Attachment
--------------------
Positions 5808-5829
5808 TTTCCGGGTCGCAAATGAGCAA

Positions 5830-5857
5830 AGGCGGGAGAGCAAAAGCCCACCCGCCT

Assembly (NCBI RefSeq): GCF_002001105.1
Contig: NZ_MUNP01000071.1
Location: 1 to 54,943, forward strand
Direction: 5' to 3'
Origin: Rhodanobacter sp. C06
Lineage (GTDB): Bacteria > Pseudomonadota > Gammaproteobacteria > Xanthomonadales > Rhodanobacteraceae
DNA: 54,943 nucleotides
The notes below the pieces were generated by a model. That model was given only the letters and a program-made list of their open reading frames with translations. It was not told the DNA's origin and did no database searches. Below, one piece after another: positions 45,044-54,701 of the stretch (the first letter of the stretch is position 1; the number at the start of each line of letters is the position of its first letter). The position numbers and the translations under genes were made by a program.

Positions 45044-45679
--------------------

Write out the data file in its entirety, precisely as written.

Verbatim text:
Positions 5808-5829
5808 TTTCCGGGTCGCAAATGAGCAA

Positions 5830-5857
5830 AGGCGGGAGAGCAAAAGCCCACCCGCCT

Assembly (NCBI RefSeq): GCF_002001105.1
Contig: NZ_MUNP01000071.1
Location: 1 to 54,943, forward strand
Direction: 5' to 3'
Origin: Rhodanobacter sp. C06
Lineage (GTDB): Bacteria > Pseudomonadota > Gammaproteobacteria > Xanthomonadales > Rhodanobacteraceae
DNA: 54,943 nucleotides
The notes below the pieces were generated by a model. That model was given only the letters and a program-made list of their open reading frames with translations. It was not told the DNA's origin and did no database searches. Below, one piece after another: positions 45,044-54,701 of the stretch (the first letter of the stretch is position 1; the number at the start of each line of letters is the position of its first letter). The position numbers and the translations under genes were made by a program.

Positions 45044-45679